3. Import your regular-occurring ministry calendar programs. Your ministry likely has a weekly/monthly schedule of events (think Sunday Mornings, Small Groups, Wednesday nights, Monthly Trainings, etc.). Begin populating your yearly planner by inserting them on your calendar template. Simply create the title, then copy (Ctrl-C) and paste (Ctrl-V) on to each appropriate day.
  4. Schedule/record any overnight trips for your youth ministry. Some of these overnight events occur on a yearly recurring basis. For example, my ministry goes on a weekend retreat every January and a week-long high school trip in July. Scheduling those on the calendar are easy – they occur every year at the same time. For the overnight trips that don’t recur yearly but you still plan to accomplish, your calendar template will help you select the most strategic week/weekend for each trip.
  5. Schedule the rest of your events for the ministry year. Your final step involves scheduling and recording everything else: outreach events, special parties, unique Sundays, and whole church festivities (just to name a few). This will, of course, be the most difficult of the five steps and will take the most amount of time and foresight. But take heart, with the first four steps completed, you’ll be surprised how quickly this last step flows. Once you can glance at the entire yearly planner in front of you, you’ll find the rest of your events almost schedule themselves.

Once completed, your calendar will quickly become one of the most important documents in your office as it helps provide clarity to your disciple-making strategy and decision-making process. But don’t leave it hanging on your bulletin board. Make sure it finds its way into the hands of your students, parents, and volunteers. You’ll be glad you did… and so will they.

Joshua Becker is a veteran youth pastor who has served churches in Wisconsin, Vermont, and Arizona. He blogs regularly at Becoming Minimalist where he encourages others to find more life by owning fewer possessions. You may also enjoy following him on Twitter.

Here are a few big picture thoughts to help you plan a great summer calendar

Go with something gender-specific.
A couple of years ago we tried a girls-only Bible study called Bagels & Bibles. It didn’t even necessarily cover girls issue that first year—but we stumbled onto something great: Something for the girls was a HUGE hit. In fact, the guys startled grumbling and asked for a Bible study of their own, too! While Donuts & Dudes has a much higher sugar content, it is a great idea, too. We also do a guys overnight trip called “Burly,” and a girls trip called “Girly.”

Give guest speakers that stage.
You probably want to teach during the most important weeks of the year—back to school, promotion, New Year—but summer is a great chance to develop some new teachers and build skill in the second tier. Let them have it! It’ll give you a chance to be the relational giant you thrive at, anyhow.

Carry over the winners.
Every summer you learn from the last—carry over the winners from summer to summer, and create a few key traditional events and activities students will look forward to year after year.

Steal from everyone else.
Be a learner! Scour youth ministry blogs for ideas on summer ideas that might work in your setting. At your next network meeting ask around and see what is and isn’t working for other people. Even ask members of your congregation for their best summer memories as a teenager and see if you can create or recreate something special and memorable. Quick aside: If you trigger good memories for people from their childhood, they’re super likely to volunteer at a similar event hoping for others to have the same life-changing experience they once had.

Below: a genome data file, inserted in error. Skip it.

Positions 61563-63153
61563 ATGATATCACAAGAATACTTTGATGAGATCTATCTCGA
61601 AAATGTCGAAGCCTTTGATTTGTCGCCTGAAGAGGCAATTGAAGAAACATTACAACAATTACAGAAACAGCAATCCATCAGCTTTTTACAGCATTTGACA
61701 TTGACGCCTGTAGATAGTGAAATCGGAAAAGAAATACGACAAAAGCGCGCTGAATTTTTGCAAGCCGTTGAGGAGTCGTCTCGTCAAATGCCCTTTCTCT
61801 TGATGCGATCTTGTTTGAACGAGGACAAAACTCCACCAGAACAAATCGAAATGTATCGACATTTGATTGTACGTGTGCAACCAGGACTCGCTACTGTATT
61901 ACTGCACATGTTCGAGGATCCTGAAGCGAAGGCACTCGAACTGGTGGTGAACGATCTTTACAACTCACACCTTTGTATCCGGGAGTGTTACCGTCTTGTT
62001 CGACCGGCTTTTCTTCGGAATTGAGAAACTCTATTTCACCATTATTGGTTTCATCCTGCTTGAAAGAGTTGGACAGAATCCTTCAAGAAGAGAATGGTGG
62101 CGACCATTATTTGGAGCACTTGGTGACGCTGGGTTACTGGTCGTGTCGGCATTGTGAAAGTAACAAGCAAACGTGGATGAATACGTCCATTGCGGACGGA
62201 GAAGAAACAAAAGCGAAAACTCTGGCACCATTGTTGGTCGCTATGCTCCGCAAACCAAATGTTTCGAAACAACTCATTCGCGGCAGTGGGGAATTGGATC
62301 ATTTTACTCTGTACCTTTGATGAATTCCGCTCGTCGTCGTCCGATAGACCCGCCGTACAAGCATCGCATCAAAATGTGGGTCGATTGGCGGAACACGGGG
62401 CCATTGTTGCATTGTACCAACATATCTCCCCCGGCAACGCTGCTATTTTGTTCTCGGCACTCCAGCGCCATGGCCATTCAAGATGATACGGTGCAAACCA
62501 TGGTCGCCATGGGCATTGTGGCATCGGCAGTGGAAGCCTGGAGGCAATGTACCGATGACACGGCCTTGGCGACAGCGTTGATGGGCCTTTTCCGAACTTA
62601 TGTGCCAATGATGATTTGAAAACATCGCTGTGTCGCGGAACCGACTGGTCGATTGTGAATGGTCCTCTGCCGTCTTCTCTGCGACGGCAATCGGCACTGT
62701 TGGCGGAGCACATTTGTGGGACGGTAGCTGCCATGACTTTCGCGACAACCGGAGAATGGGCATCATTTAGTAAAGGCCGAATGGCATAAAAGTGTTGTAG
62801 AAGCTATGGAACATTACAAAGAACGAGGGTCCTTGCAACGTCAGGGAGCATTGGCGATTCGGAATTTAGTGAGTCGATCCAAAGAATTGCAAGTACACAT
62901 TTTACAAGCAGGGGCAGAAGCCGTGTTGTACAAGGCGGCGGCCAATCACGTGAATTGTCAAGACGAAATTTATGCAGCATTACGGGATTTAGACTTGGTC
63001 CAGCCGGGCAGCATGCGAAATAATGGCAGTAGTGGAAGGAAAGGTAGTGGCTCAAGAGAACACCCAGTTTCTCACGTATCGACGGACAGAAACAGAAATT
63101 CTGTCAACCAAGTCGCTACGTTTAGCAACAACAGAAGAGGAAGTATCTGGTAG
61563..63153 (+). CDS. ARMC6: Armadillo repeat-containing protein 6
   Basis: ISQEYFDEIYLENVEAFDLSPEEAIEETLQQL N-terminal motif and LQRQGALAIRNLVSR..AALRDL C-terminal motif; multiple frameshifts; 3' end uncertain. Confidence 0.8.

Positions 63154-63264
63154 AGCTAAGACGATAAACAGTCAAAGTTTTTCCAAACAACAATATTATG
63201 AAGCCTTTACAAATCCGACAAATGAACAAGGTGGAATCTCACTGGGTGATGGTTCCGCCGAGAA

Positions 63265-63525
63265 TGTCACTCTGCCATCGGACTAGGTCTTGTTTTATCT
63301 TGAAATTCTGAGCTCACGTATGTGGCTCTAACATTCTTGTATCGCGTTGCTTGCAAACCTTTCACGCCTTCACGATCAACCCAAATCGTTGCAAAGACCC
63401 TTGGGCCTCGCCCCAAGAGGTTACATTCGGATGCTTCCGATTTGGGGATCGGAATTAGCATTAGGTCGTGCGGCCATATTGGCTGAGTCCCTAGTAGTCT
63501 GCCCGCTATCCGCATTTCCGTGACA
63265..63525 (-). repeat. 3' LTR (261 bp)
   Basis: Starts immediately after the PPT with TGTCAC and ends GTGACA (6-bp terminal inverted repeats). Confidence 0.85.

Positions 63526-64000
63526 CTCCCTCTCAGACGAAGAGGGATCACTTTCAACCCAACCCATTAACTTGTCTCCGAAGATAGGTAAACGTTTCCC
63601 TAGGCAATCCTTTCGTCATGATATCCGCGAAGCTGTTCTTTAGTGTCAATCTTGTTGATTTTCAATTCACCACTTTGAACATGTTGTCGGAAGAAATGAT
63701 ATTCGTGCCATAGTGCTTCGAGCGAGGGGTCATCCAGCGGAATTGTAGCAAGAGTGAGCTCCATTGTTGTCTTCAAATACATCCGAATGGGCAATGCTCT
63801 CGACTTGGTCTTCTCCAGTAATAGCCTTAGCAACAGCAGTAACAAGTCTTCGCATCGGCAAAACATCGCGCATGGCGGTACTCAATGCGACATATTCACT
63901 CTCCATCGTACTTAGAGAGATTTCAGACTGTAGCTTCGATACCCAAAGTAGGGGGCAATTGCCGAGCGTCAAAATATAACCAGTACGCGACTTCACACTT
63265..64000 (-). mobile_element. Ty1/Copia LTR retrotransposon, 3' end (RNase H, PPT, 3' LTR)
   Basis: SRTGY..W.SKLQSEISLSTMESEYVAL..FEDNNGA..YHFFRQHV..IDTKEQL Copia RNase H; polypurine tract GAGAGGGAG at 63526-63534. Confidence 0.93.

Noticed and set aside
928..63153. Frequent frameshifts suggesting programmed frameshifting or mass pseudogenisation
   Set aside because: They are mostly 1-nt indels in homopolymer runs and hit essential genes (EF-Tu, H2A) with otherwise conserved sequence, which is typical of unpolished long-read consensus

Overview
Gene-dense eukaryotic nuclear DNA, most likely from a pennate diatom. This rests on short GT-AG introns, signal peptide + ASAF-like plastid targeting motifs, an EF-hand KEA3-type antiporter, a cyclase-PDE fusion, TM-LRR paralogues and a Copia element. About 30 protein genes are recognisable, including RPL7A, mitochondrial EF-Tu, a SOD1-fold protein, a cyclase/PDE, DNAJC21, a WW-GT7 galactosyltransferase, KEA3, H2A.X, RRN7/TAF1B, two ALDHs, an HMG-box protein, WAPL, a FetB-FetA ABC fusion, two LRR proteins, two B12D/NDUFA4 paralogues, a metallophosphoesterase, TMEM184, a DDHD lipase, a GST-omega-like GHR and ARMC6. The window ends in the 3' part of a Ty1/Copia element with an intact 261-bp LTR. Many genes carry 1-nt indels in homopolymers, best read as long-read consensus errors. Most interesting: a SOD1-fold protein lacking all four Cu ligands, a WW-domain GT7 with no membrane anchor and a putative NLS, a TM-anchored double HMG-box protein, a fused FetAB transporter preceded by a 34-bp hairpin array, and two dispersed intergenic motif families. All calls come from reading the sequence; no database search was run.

Block out a week at the end for you.
Don’t make the mistake of planning a killer summer and then heading right into “back to school” mode and fall kickoff. Take a break! This year we’re planning a “down week” at the end of summer and making sure that everyone is refreshed and healthy for the new school year. A great summer sets the table for a great fall—make sure you build in some time and space for yourself as well.

This post was written by Josh Griffin and Kurt Johnston and originally appeared as part of Simply Youth Ministry Today free newsletter. Subscribe to SYM Today right here.



You might not have noticed yet that Slant33 has been relaunched recently but the premise remains the same: 1 topic, 3 perspectives. I got a chance to jump in on the question How Far Do You Plan Out Your Youth Ministry Calendar? What’s Your Process? Why? Here’s part of my thoughts on the topic, click through for the complete thought and to get the other 2 takes from Brian Berry and Lars Rood, too:

I love Google Maps. When you load the homepage, the default view is zoomed way out, showing you the whole United States. Type in an address and it zooms in quickly to show you a specific region. Click “street view” and BAM! you’re looking at things as if you were literally walking through the neighborhood on foot. Kinda creepy, since this means Google is stalking us, but kinda awesome at the same time. And a great example of how we typically plan our youth ministry calendar.

We first take a look at the big picture of our ministry then zoom in on the season ahead and finally get a street view all the way down to the current teaching series and events.

It is a wise idea to get away for the day and get a big picture of your ministry. Take a break from the pace of ministry and the distractions of email, voicemail, and the persistent nagging of Google Plus and wrestle with an overview of your youth group. August is the perfect time for this!

For some, this is a simple task because they live in the world of ideas and vision. For others, it will be challenging to stick your head up over it all and get a glimpse of the whole.

Key questions to ask yourself at this big-picture stage:

  • Where do you think God wants to take students in the next year?
  • What worked well last year, and will it work again?
  • What annual events would be effective again this year?
  • What needs to get the ax?
  • Have you blocked out your week of vacation?
  • Where are we strong, and where are we weak?
  • Is there a good balance of God’s eternal purposes for our ministry (evangelism, fellowship, discipleship, ministry, worship)?

JG